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New Immigration Rule Would Make Legalization Easier For Relatives Of Citizens
A proposed rule change would speed the processing of extreme hardship waivers for noncitizens who are in the U.S. illegally. This would allow them to avoid the lengthy inadmissibility period.

The Department of Homeland Security (DHS) and U.S. Citizenship and Immigration Services (USCIS) have proposed revising the process immediate relatives (who are noncitizens) of U.S. citizens use to obtain visas to remain in this country. USCIS defines the “immediate relative” to mean spouse, parent or child (21 years of age or older).

The proposalwould permit a provisional waiver of the inadmissibility period that is normally imposed upon noncitizens who are in the U.S. illegally. The waiver would allow, upon a showing of extreme hardship, a noncitizen to return to the U.S. without having to wait the standard inadmissibility period. They would, however, still have to return to their home country to first obtain a consular visa.

Three Years or 10 Years

Under the current rules, an immigrant who has been in the U.S. for more than 180 days illegally is prohibited from reentering the U.S. after they have been “removed” for a period of three years. The longer they have been in the U.S. illegally, the longer the inadmissibility period. If they have been here more than one year, their inadmissibility period becomes 10 years.

The new policy is aimed at easing the hardship for the remaining citizen spouse, who could, for instance, be left raising children alone for up to 10 years.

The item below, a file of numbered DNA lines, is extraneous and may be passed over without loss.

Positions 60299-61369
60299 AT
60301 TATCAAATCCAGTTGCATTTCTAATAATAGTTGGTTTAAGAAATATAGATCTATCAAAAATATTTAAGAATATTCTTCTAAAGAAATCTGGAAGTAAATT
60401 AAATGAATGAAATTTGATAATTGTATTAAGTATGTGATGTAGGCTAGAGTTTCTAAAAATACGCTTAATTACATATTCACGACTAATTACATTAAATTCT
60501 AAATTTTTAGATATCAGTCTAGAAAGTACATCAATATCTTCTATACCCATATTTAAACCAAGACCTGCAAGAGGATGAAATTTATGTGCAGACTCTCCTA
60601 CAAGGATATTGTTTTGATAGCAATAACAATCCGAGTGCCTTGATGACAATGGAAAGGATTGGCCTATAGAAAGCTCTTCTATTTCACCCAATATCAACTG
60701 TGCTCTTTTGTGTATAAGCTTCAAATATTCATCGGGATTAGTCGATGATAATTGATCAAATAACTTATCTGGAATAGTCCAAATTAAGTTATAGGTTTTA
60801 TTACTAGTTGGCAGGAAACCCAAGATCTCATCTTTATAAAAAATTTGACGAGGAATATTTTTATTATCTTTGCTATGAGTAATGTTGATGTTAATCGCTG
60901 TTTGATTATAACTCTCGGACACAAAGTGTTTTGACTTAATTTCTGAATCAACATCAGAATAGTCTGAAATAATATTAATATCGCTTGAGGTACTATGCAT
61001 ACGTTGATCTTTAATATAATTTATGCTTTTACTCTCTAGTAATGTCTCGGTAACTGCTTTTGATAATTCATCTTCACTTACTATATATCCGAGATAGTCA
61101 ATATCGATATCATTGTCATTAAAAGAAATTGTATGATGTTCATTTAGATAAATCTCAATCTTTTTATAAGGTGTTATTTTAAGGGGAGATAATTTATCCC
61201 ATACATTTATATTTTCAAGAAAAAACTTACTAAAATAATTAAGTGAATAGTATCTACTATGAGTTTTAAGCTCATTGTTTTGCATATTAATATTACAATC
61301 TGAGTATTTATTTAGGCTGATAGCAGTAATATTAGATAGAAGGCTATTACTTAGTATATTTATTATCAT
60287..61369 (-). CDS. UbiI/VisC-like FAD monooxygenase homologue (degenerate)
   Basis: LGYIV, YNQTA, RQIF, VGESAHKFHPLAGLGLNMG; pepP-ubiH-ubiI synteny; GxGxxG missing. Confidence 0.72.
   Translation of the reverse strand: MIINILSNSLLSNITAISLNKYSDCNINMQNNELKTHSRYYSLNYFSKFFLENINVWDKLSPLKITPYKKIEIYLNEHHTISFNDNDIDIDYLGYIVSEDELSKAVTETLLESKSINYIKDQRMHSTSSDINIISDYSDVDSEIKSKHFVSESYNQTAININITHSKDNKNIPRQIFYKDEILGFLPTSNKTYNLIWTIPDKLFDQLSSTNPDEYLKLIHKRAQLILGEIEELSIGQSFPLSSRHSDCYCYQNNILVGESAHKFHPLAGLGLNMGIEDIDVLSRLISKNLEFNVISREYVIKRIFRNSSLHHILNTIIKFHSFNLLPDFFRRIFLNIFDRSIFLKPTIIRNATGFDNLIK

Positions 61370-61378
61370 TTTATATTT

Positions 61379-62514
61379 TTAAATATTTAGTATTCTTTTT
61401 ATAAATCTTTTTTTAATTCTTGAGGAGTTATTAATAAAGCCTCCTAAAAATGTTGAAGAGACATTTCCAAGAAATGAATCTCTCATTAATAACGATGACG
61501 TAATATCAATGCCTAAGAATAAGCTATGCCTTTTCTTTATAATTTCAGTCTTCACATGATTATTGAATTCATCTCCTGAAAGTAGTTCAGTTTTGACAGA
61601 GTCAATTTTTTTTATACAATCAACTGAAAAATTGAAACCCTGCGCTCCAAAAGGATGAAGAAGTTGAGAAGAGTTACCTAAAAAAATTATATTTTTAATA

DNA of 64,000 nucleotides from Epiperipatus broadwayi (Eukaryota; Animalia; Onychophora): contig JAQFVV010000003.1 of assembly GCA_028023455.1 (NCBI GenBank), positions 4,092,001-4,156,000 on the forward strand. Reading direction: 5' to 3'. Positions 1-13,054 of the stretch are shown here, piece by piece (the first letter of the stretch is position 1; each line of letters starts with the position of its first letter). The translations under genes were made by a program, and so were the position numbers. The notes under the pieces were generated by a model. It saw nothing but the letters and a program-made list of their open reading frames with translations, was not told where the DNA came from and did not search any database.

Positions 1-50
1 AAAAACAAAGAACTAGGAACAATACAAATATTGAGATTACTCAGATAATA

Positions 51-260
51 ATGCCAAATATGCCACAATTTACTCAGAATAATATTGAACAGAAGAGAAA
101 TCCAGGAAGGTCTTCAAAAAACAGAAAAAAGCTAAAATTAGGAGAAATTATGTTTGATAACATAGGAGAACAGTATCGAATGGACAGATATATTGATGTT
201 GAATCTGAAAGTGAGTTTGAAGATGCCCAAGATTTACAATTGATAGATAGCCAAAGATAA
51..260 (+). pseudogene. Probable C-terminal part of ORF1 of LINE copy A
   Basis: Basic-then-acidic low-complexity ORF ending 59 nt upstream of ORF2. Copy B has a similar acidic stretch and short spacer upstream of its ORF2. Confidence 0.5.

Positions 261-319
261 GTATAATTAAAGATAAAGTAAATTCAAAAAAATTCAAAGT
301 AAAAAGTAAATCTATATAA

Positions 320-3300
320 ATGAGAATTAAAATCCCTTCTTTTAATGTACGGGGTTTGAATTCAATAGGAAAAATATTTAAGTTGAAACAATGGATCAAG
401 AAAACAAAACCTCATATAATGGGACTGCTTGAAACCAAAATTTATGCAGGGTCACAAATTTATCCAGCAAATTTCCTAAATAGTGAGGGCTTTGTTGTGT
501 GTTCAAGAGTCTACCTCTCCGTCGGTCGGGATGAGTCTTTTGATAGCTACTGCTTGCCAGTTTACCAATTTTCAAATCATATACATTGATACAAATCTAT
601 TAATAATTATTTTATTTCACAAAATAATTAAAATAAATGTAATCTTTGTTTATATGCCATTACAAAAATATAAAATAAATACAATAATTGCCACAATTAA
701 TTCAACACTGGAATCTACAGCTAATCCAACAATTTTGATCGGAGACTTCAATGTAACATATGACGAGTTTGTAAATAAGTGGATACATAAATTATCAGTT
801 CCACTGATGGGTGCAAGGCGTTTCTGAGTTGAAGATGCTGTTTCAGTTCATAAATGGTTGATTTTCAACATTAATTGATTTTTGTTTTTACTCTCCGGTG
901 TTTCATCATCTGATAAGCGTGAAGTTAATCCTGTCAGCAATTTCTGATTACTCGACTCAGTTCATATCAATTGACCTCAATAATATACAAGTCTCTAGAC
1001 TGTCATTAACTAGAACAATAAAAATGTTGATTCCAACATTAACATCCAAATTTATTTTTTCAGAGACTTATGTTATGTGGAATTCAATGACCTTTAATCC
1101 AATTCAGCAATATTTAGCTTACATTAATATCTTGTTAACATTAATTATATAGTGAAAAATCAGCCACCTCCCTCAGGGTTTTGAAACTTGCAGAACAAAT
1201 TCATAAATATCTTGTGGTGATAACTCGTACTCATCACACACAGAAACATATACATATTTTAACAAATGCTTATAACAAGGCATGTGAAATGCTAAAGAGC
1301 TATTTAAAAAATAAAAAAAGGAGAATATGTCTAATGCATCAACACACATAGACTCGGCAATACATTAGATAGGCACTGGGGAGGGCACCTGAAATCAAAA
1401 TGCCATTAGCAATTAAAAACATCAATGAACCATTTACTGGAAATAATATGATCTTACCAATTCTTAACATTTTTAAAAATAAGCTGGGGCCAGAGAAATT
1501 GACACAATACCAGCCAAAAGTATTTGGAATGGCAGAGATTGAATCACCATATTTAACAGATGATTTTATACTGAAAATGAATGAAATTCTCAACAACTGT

Eligibility Requirements

USCIS plans to limit consideration and granting of the provisional waiver to:

  • “aliens who qualify for classification as immediate relatives of U.S. citizens,
  • who have a U.S. citizen spouse or parent who would suffer extreme hardship if the waiver were denied, and
  • for whom the sole basis for inadmissibility is unlawful presence in the United States of more than 180 days.”

Goal is to Reduce Separation Time

One of the goals of U.S. immigration policy is unification of families. The rule change will foster this objective, but it is important to note the critical factor, “extreme hardship” based on the hardship of of the US citizen, not of the noncitizen. For instance, arguing that the noncitizen spouse would be subject to extreme hardship upon returning to their home country would not provide grounds for granting a provisional wavier.

This provisional waiver is not yet available, as the official rulemaking process must first be completed. As with most immigration matters, an immigration attorney can be helpful in working through the often confusing requirements.

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